Frances Hodgkins is one of New Zealand’s most significant artists. She gained a considerable reputation in Europe, especially England during her lifetime as both a New Zealand artist and a woman of her generation. She left New Zealand permanently in 1906 for Britain where she became a recognised participant in an emerging modernist art scene. Consequently, her practice evolved in relation to developments in French art and to that of her British peers.
Hodgkin’s approach to abstracting the landscape was to practice as an en plein-air artist and then to radically transform her images in the studio by weaving over the picture surface a sensuous, eccentric pictorial calligraphy. Her work remained representational and the objects and sites afford valuable evidence of an artist responding to her circumstances (wartime England) and her cultural inheritance (the history of British landscape painting).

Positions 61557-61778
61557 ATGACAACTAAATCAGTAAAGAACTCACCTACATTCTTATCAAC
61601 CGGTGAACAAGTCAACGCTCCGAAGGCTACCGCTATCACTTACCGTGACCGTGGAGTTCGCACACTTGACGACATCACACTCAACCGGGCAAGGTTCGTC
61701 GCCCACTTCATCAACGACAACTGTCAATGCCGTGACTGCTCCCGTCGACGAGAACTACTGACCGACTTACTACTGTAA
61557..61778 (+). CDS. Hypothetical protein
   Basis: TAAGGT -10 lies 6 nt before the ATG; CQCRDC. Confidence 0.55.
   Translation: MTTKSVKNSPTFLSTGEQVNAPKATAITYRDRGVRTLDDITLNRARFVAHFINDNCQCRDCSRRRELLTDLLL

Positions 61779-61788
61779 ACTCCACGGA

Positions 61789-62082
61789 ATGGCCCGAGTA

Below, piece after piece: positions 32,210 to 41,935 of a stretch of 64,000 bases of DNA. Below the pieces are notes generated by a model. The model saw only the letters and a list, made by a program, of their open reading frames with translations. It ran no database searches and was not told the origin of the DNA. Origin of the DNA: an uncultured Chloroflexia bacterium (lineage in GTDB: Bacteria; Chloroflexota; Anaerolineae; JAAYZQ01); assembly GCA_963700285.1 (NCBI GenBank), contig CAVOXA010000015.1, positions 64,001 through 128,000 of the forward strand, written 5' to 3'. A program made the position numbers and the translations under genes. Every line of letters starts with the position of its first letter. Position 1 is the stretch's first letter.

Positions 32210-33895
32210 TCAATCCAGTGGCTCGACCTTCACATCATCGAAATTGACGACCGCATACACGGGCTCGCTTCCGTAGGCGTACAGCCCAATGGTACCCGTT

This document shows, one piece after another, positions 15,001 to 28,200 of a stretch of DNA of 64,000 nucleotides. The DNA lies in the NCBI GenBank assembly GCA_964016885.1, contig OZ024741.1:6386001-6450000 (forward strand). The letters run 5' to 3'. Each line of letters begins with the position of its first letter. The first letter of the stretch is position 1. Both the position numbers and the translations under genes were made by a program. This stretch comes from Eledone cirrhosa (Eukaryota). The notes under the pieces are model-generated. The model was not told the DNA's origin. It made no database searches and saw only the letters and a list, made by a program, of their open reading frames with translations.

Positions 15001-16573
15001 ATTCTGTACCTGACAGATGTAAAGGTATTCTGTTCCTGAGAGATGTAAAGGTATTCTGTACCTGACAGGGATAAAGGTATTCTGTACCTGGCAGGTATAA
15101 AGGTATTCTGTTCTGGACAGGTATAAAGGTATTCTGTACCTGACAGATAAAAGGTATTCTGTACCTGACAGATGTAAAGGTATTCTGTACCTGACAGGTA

Kimmeridge foreshore is an important example of Hodgkins’s late paintings. The landscape motif is abstracted so that the specific location and scene depicted is replaced with elements and areas of colour expressing a sensibility for place. The cottage in the centre of Kimmeridge foreshore acts as a vortex, radically reversing the void in the centre of traditional landscape painting and encouraging a direct relationship with the viewer.